barriers to market entry, or by worsening the terms on which they engage in trade. Trade
liberalisation will not bring the expected development benefits when agricultural markets do
not function competitively. An associated risk is a polarisation of agribusiness and smallscale farming systems.
This paper1 examines the possible consequences of excessive concentration in agrifood
supply chains, and the implications for producers and workers in mid- and low-income
countries. It focuses on concentration within output markets, in particular the supermarket
This paper also addresses the processes by which disparities in market power are exercised
and maintained. We discuss the ability of buyers to impose product and process standards
that can exclude certain classes of producers from supply chains. The concern here is that
small and poorly resourced producers face diseconomies of scale and market exclusion, as
new forms of private sector governance, including certification, become prerequisites for
inclusion in supply chains.
It is notable that these trends are no longer restricted to export markets. Global and
regional retail and processing capital is rapidly moving into middle- and low-income
economies, bringing similar business models and market pressures to those already
experienced in export markets. And even where this is not yet the case, the restructuring of
national and regional markets due to liberalisation means that domestic markets may no
longer be a refuge for smaller farmers and processors, as markets are flooded with cheap
export-grade produce from more competitive economies.
Private sector strategies in the agrifood sector, especially in global retailing, are changing
fast, under the radar of public policy. If policy is to anticipate these changes, then they –
and their implications for rural producers – must be better understood. Some of the
changes will provide new business opportunities for poor rural producers and workers. But
there is an urgent need to explore a range of policy responses, including interventions that
attempt to directly tackle excessive concentration in markets (either by preventing or
reducing concentration itself or by building countervailing forces within markets), and those
that deal with the symptoms (e.g. supporting the capacity of producers to meet supply
chain standards), in order to realise the aspiration of equitable rural development.
Sources for this paper include a study on market concentration for the UK Food Group (Vorley, 2003),
reports commissioned by the UK Department for Environment, Food and Rural Affairs (DEFRA) and the IFC on
sustainable commodities (IIED with Rabobank and ProForest), the 2004 DFID E-Forum on 'New Directions for
Agriculture in Reducing Poverty' and a paper for the OECD DAC POVNET Agriculture and Pro-Poor Growth
Task Team (Vorley and Fox, 2004).
2. The current evidence – what do we know so
2.1 Concentration within agrifood supply chains, and the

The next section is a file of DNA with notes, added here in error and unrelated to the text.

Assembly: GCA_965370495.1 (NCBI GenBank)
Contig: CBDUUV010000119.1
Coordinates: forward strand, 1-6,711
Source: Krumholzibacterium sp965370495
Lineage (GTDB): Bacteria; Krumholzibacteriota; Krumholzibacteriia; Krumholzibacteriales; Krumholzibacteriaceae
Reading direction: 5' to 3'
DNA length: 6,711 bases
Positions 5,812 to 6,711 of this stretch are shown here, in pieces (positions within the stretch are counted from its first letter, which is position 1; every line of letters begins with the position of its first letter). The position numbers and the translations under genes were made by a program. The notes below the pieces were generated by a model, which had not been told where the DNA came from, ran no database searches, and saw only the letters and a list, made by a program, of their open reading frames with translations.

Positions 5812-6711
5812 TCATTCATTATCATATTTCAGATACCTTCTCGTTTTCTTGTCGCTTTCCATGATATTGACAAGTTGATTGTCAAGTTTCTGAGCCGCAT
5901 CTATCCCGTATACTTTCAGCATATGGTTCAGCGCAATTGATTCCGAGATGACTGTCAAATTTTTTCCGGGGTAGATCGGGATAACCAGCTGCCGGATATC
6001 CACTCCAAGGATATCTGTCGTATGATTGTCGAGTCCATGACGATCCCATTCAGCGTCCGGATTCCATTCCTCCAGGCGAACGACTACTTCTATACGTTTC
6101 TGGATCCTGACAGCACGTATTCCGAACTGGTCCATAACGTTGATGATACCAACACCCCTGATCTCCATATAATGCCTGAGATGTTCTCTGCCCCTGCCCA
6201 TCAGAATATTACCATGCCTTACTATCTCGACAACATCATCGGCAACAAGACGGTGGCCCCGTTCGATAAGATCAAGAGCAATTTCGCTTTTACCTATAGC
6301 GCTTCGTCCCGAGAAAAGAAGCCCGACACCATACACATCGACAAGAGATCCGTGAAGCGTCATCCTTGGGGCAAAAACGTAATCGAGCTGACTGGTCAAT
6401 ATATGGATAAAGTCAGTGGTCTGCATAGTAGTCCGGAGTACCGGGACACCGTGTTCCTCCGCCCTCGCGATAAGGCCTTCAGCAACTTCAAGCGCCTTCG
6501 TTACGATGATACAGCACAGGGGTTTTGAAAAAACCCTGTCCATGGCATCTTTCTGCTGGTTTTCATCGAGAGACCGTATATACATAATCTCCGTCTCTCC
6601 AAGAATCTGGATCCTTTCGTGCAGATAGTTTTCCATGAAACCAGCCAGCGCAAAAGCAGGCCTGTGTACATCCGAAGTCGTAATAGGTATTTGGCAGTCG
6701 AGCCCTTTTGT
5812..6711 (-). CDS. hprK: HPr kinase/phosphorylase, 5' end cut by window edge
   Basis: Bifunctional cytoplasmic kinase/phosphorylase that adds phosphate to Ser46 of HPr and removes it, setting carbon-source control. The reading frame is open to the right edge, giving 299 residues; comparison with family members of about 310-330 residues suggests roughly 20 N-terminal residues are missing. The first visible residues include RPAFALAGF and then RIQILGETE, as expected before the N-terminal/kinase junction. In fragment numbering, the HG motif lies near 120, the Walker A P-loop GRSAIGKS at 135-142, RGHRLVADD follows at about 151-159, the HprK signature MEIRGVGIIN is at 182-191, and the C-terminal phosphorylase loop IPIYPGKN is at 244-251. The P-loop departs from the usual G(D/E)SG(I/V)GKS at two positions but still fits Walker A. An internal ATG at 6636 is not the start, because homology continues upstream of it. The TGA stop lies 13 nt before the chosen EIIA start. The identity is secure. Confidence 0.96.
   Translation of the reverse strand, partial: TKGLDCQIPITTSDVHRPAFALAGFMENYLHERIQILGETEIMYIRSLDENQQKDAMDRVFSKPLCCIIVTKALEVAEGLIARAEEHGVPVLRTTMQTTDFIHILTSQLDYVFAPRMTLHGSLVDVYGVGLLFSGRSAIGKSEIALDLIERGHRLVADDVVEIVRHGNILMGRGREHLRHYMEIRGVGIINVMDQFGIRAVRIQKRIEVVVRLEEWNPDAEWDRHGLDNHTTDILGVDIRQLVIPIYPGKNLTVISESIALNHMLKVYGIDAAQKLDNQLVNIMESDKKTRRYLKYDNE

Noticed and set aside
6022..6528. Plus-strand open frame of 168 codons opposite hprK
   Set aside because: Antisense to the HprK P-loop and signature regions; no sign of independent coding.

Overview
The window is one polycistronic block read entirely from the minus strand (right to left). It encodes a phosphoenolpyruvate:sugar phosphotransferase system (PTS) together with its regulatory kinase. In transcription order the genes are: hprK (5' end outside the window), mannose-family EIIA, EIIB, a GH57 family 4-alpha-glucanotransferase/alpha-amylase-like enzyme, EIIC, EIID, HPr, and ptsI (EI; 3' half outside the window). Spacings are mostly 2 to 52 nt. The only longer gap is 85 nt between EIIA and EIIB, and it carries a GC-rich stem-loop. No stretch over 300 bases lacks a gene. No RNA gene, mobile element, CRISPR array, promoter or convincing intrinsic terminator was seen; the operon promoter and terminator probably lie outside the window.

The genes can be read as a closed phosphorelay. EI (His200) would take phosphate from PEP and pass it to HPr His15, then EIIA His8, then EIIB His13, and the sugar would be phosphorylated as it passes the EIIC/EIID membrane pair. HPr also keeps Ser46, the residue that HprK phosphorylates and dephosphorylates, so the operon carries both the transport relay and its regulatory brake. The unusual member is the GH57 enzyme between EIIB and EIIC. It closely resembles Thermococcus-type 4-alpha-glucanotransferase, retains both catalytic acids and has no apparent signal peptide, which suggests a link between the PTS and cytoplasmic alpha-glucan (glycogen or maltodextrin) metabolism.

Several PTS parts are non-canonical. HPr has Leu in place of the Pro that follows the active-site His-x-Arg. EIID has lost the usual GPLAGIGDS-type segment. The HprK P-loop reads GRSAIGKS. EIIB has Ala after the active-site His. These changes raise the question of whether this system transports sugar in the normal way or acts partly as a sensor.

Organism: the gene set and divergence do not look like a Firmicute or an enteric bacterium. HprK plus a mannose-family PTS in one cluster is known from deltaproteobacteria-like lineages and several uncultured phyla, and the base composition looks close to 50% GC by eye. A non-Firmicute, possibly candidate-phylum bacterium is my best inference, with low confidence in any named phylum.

growth of supermarkets
Globally, there is growing concern that the concentration of economic power by the
industries along the chain between primary producers and consumers – the traders,
processors, and retailers – is affecting the profitability and livelihoods of primary producers
and workers. This was underscored by a statement on industrial concentration in
the agrifood sector issued by the International Federation of Agricultural Producers (IFAP)
in May 2002,2 which starts:
Much attention has rightly been drawn to the distortions caused by certain types of
government policies. However, relatively little attention has been paid to the market
distortions caused by the high level of concentration in the input and distribution
side of the agrifood system. Yet it is clear that the domination of a few large firms
both upstream and downstream of the farming sector can significantly affect market
Such concern is echoed in the report of the FAO Panel of Eminent Experts on Ethics in Food
and Agriculture (2000) which noted that ‘there are serious power imbalances arising from
the concentration of economic power in the hands of a few’.
Critiques of corporate concentration or cartels in output markets have generally focused on
bulk commodities. Many of the major commodity markets are indeed highly concentrated,
with a handful of often privately owned companies presiding over each sector, such as
grain and oilseed trading and processing, banana trading and marketing, and coffee and
cocoa trading and processing. The dominance of Cargill in grain trading, for example, has
attracted widespread criticism in North America; the merger with the grain business of
Continental, which gave the company a 25% share of US grain exports, meant that grain
farmers were left feeling at the mercy of very few buyers who were in a position to ship
from wherever they could obtain the cheapest sources. These companies can take